Bullying is a serious issue that one in every five children report experiencing according to data collected and reviewed by the U.S. Department of Health and Human Services. Of those reported bullying cases, 19% take place on school property.

Schools hold an obligation to maintain a safe environment for all students. When harmful words and actions affect a student’s safety or interfere with the educational environment adults must recognize the signs of perpetual physical and emotional abuse and make an effort to stop those behaviors from recurring.

What is Bullying?

The California Education Code defines bullying as “any severe or pervasive physical or verbal act or conduct by a pupil or group of pupils, including one or more acts committed by a pupil or group of pupils” that is reasonably likely to cause the fear of physical harm or harm to property, affect a classmate’s mental or physical health, interfere with their academic performance or interfere with their ability to fully participate in school activities and services.

While a common occurrence, bullying should not be overlooked by adults as a part of “growing up.” Studies have shown that there can be serious lasting physical and psychological effects on children who have been bullied, which extends beyond physical violence to include verbal, psychological, and sexual abuse:

  • Physical: hitting, kicking, spitting, punching
  • Verbal: teasing, threatening, name-calling
  • Psychological: exclusion, spreading rumors, intimidating
  • Sexual: touching, assault, exhibitionism

Bullying is not to be confused with minor teasing which can be playful and can help children determine social dynamics. However, when teasing is done repeatedly with the intent to hurt, it can escalate to bullying.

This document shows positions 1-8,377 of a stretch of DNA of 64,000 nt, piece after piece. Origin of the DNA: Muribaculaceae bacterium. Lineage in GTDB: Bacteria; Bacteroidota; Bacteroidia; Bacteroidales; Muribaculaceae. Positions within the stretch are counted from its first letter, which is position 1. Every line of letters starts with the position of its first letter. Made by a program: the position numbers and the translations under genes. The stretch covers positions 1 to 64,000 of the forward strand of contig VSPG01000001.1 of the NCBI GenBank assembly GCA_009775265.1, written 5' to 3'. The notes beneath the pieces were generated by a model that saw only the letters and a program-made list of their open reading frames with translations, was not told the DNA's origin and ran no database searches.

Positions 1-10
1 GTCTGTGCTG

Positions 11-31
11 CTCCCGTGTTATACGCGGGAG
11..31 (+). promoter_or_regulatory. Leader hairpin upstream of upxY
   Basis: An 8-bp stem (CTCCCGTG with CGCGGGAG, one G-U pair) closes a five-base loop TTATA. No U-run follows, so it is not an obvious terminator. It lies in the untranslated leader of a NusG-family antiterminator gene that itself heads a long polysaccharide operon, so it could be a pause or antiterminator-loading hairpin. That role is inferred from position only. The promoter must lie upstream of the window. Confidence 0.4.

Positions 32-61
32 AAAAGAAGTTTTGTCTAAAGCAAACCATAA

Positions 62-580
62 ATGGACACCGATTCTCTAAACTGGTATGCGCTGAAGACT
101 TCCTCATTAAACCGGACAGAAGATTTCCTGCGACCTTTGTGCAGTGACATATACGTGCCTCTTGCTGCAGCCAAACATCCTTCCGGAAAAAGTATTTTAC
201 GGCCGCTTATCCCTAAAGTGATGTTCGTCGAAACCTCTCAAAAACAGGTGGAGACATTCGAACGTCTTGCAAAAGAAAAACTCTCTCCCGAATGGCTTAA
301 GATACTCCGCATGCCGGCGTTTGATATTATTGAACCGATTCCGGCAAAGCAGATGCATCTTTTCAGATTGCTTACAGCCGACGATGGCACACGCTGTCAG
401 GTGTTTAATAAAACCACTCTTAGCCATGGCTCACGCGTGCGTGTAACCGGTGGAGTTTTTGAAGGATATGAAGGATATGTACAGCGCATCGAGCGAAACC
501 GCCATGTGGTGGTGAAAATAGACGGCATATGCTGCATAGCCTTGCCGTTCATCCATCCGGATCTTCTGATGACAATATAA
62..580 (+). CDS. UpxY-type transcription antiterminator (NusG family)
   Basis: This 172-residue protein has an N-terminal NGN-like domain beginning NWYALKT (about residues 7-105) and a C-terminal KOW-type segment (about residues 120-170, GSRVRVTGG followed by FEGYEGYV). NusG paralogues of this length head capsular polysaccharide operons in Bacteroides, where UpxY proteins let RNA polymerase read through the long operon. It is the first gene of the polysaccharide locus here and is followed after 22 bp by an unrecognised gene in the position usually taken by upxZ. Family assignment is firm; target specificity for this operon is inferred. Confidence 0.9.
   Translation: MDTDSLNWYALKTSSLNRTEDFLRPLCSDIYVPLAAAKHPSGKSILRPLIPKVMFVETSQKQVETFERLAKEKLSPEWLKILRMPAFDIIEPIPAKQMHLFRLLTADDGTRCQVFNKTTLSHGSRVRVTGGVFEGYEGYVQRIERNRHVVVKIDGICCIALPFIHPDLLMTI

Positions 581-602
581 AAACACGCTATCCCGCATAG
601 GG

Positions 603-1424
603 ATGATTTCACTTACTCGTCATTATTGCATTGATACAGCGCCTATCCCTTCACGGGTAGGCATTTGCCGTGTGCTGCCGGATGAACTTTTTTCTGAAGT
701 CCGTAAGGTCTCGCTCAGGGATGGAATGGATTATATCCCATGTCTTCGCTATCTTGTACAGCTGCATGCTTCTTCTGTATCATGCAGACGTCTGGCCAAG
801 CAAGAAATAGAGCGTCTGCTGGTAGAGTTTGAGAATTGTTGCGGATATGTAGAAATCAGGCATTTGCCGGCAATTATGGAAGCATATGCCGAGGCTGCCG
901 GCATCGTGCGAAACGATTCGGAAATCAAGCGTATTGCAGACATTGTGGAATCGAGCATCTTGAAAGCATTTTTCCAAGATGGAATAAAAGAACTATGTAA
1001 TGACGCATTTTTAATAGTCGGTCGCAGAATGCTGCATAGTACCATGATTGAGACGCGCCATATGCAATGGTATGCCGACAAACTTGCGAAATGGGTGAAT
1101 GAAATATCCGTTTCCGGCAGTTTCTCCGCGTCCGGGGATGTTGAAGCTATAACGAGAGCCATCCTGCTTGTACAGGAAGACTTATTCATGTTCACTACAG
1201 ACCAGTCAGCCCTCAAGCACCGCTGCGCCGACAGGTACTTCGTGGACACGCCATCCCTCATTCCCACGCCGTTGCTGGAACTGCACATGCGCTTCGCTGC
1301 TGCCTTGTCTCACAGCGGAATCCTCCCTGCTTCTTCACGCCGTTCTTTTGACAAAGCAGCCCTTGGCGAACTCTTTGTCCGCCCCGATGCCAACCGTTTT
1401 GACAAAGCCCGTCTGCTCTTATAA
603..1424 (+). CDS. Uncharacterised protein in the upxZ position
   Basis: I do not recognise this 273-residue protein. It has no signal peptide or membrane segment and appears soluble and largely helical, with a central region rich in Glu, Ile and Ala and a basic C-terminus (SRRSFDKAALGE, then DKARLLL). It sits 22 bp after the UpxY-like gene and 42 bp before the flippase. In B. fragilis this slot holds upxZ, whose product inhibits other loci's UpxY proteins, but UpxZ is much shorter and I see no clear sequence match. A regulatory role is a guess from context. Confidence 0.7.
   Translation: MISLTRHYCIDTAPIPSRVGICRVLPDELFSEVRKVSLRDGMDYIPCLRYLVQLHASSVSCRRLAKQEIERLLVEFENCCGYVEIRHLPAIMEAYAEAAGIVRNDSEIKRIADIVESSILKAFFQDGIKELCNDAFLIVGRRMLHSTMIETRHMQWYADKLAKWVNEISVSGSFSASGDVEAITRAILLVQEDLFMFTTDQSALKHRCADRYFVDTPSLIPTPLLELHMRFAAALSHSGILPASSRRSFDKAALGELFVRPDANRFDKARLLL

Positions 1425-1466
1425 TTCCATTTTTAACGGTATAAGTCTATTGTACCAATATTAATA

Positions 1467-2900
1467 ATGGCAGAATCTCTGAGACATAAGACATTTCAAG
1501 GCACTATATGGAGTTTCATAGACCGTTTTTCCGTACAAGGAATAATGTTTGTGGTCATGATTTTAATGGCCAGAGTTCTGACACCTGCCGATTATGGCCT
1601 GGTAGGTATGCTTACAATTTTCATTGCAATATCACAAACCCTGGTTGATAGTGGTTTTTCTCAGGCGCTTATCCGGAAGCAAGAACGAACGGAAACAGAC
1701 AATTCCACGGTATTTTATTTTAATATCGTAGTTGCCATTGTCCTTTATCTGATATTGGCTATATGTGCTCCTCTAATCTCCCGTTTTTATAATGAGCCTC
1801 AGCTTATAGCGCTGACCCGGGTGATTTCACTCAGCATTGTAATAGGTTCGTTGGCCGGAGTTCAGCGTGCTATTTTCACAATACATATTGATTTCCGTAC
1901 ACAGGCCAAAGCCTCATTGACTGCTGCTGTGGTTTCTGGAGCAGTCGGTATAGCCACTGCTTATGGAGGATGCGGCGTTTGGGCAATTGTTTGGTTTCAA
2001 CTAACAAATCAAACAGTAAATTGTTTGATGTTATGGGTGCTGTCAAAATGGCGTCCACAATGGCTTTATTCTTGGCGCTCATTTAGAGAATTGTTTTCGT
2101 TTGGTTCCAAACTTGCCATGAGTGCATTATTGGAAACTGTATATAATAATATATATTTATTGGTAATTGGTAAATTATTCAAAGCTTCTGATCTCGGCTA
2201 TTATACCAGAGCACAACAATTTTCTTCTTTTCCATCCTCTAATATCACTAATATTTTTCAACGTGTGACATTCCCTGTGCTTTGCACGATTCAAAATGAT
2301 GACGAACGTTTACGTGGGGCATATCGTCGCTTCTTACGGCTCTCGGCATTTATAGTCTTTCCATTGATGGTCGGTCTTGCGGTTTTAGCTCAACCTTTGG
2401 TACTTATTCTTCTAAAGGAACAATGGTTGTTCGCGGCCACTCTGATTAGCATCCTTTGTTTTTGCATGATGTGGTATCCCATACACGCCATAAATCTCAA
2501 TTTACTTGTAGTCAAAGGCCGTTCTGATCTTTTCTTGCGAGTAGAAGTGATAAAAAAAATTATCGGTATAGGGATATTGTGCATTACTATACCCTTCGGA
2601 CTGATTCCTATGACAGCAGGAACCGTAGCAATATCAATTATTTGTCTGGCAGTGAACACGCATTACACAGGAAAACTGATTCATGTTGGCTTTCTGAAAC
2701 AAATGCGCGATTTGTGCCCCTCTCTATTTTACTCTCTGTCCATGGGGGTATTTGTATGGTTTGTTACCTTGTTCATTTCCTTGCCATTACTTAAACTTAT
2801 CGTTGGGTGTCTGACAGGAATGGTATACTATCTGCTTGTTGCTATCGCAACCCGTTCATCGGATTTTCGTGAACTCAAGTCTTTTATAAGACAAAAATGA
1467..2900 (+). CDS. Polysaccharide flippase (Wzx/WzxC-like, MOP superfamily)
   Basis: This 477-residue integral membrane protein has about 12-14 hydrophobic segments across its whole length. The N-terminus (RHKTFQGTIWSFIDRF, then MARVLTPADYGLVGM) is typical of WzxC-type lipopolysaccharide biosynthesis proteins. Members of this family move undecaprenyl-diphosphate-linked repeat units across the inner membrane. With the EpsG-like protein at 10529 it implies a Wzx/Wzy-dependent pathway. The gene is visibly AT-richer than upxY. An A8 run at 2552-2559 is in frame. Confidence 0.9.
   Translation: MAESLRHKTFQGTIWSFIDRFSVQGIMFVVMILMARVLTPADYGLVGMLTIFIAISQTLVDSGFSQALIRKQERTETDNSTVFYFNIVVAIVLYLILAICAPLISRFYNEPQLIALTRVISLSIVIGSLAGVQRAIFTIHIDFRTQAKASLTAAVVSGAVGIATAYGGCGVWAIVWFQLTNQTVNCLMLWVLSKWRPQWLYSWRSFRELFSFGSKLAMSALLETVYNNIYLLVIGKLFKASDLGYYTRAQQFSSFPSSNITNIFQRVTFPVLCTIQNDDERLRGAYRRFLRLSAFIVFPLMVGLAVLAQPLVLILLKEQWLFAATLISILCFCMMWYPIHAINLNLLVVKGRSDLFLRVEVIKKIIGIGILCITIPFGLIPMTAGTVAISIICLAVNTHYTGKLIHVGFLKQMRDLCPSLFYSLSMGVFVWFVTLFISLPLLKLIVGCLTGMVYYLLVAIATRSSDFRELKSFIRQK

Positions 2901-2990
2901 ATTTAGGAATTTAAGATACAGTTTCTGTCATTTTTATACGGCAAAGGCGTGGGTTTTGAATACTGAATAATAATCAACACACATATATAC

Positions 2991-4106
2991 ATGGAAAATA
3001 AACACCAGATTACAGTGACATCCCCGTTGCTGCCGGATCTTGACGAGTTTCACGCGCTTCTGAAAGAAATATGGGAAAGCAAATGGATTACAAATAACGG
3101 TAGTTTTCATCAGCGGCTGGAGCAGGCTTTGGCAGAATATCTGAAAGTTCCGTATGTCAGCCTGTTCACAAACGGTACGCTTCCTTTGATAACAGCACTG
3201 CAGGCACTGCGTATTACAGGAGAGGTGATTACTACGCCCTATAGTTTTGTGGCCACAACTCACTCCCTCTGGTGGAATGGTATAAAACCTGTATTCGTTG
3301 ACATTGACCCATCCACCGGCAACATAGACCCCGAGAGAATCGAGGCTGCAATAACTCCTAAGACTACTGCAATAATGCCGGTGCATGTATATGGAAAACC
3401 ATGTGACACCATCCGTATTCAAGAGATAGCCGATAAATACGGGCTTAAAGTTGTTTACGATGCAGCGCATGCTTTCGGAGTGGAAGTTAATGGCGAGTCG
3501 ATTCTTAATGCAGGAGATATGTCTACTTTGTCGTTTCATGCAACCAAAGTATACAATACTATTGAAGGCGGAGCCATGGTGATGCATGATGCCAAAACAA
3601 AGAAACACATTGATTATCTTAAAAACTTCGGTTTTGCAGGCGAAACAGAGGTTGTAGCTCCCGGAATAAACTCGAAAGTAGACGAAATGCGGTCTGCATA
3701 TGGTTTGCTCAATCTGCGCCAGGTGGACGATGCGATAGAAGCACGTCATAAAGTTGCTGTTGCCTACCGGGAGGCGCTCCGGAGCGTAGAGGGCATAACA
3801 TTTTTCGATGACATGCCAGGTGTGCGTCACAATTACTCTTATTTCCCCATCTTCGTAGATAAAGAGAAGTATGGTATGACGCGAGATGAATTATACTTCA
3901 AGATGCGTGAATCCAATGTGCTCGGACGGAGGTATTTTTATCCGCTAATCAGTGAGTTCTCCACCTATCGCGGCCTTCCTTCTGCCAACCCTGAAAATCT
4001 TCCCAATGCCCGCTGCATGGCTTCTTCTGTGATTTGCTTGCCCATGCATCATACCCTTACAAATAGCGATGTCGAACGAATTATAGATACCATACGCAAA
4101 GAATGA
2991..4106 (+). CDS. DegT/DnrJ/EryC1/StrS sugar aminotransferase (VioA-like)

How to Recognize Signs of Bullying

Data from the 2021 Indicators of School Crime and Safety Report shows that only 20% of school bullying incidents are reported. Recognizing signs of bullying is an important first step for adults. Whether a parent or teacher, adults must be aware that not all children will come forward about bullying.

While most children have the ability to verbalize bullying concerns to adults, students with disabilities and especially non-verbal children face additional challenges in advocating for themselves. Repeated and consistent signs of bullying might include:

  • Unexplainable injuries such as bruises or cuts
  • Lost or destroyed clothing, books, electronics, or jewelry
  • Difficulty sleeping or frequent nightmares
  • Declining grades
  • School avoidance
  • Sudden loss of friends or avoidance of social situations

What to do if You Suspect Your Child is Being Bullied

Schools are responsible for developing policies that prohibit bullying and should be held accountable when negligence allows it to continue. Many times, it is the parent who must take action to elicit the school’s response to bullying behaviors. If you suspect your child is being bullied in school, do not hesitate to initiate the steps to find out what happened and prevent future instances:

  • Immediately contact your child’s teacher and ask them to share in detail what happened.
  • Document any injuries. Include dates for future reference.
  • If your child receives special education services, request an IEP meeting to discuss bullying concerns with your child’s IEP team. Discuss what your child has shared and make sure the team is aware of incidents occurring. Ask the team to help develop a safety plan to ensure your child feels secure at school.